The pandemic has caused a plethora of issues for the IT industry; one of the most detrimental problems is the global chip shortages the chip shortages have not only affected the IT industry but also the industries such as automobiles. The shortages have forced companies to cut down on products which has resulted in major delays of products.
For more than a year, the worldwide chip shortage has had a huge impact on the whole technology industry, but recent gaming hardware news has proven that things aren’t going to get any better anytime soon. Gaming companies large and small will feel the pain far into next year, and it’s not just Sony and Microsoft’s next-gen consoles that may be difficult to obtain.
Nintendo was perhaps the first to break the news, lowering its fiscal year sales target for the Nintendo Switch by 1.5 million on November 4th “because of the effects of the global semiconductor scarcity,” the company said. In a Q&A, Nintendo president Shuntaro Furukawa said that “there has not been a big change in the situation” since the start of the fiscal year, which begins in April. According to the GM of Nintendo’s Technology Development Division, the company is “considering alternative components and revisiting our designs,” although it’s unclear whether anything it’s looking at will make it easier to find a Switch on the shelf.
On November 11th, Valve announced that the Steam Deck mobile gaming PC would be delayed two months, from a December release to a February release. Even before the delay, we had a feeling that Steam Deck supplies would be limited, as expected order availability was pushed back to early 2022 just a few weeks after the initial bookings went live. Even those who had reserved a December 2021 purchase date will now have to wait a little longer.
According to Bloomberg, Sony expects to produce fewer PS5s. According to Bloomberg, the business had previously estimated that it would be able to manufacture 16 million consoles in the current fiscal year, but now expects to make “about 15 million.” Since its release in November 2020, the PS5 has been extremely difficult to come by, and that is unlikely to change anytime soon: According to Bloomberg, Sony’s manufacturing partners believe it will be tough to fulfill the company’s goal of 22.6 million PS5 sales in the coming fiscal year.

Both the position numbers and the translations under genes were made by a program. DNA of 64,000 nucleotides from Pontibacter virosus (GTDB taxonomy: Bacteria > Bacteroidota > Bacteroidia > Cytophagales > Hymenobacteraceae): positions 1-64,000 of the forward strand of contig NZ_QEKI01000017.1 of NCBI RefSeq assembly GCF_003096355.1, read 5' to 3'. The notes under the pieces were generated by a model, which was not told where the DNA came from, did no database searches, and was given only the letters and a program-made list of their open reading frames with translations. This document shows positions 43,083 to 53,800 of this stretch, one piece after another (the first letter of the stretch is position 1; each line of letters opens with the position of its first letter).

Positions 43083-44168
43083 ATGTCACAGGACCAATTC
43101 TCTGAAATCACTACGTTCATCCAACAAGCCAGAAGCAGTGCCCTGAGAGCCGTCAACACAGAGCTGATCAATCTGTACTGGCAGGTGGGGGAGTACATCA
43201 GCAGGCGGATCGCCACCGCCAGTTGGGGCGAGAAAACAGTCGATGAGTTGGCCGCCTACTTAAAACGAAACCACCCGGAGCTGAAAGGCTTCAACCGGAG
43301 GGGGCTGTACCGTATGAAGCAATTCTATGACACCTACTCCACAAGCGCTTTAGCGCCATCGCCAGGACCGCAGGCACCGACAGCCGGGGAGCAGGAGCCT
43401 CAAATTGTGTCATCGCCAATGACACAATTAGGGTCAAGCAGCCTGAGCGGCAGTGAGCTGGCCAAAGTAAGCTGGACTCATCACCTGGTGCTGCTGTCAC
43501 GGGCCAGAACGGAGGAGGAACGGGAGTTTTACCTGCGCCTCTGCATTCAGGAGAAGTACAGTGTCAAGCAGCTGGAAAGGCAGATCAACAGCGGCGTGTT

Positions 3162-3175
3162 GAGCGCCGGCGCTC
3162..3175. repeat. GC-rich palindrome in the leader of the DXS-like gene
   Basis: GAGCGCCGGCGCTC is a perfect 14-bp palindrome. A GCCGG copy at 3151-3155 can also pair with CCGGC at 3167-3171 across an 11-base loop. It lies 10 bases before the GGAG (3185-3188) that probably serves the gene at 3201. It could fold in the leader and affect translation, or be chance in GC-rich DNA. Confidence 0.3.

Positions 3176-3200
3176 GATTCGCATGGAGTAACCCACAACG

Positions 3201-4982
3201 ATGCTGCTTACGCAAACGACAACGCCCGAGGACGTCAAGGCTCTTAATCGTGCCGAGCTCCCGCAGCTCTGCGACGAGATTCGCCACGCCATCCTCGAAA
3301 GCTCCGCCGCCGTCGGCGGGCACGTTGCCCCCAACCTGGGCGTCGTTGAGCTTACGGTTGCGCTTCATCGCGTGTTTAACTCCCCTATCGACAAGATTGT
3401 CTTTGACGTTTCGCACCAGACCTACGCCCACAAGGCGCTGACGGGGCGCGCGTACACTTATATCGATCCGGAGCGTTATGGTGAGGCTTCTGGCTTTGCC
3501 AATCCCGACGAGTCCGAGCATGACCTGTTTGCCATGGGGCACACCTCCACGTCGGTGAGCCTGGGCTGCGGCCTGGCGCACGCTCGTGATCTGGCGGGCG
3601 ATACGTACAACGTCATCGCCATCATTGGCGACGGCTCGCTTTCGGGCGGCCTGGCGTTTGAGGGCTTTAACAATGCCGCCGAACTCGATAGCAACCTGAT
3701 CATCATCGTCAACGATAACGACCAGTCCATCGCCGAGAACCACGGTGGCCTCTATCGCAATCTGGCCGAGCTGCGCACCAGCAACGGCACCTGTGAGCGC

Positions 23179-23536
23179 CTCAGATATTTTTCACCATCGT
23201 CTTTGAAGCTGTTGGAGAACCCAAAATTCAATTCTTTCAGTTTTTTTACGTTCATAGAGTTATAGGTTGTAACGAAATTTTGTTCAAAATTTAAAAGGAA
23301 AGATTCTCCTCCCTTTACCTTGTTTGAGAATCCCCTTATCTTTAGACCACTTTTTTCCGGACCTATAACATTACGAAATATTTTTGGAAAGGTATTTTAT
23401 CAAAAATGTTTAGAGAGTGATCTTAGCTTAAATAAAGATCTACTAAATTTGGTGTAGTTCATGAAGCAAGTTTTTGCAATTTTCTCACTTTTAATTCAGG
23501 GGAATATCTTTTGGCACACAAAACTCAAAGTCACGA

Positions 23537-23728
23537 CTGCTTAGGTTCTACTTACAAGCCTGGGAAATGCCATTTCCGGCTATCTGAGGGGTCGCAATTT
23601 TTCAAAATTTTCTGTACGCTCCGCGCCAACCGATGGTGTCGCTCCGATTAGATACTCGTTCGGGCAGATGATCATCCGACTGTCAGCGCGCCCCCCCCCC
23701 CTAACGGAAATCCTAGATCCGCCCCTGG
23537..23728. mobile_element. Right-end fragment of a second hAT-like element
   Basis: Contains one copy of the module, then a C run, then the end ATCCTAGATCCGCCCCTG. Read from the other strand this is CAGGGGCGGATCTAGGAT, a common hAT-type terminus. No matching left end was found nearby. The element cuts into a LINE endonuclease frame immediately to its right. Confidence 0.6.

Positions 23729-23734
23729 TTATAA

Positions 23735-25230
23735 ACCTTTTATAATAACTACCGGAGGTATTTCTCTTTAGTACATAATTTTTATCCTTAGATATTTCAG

We’re just aware of a few recent shifts; there could be other issues and delays going on behind the scenes that we’re not aware of. In September, Microsoft’s Xbox executive Phil Spencer warned of persistent shortages, predicting that the problem will last until 2022. The problem extends beyond gaming hardware manufacturers, with Intel predicting that the chip scarcity would endure until at least 2023.
Meanwhile, Apple, which is known for its supply chain mastery, suffered a $6 billion loss last quarter due to supply chain restrictions. It’s iPhone 13 which is being praised for its carrying out functions such as SMS sharing seamlessly has been delayed till February 2022. Despite this, many Apple products can still be delivered by Christmas if ordered now from the company’s website, but this isn’t the case for most gaming devices.
Despite the numerous delays, there is one possible bright point. The Analogue Pocket vintage handheld is “still on schedule” for a December release, despite being delayed many times due to supply chain issues. But, since even Nintendo and Sony are having problems, you might want to hold off on getting too thrilled until you get your hands on the Pocket.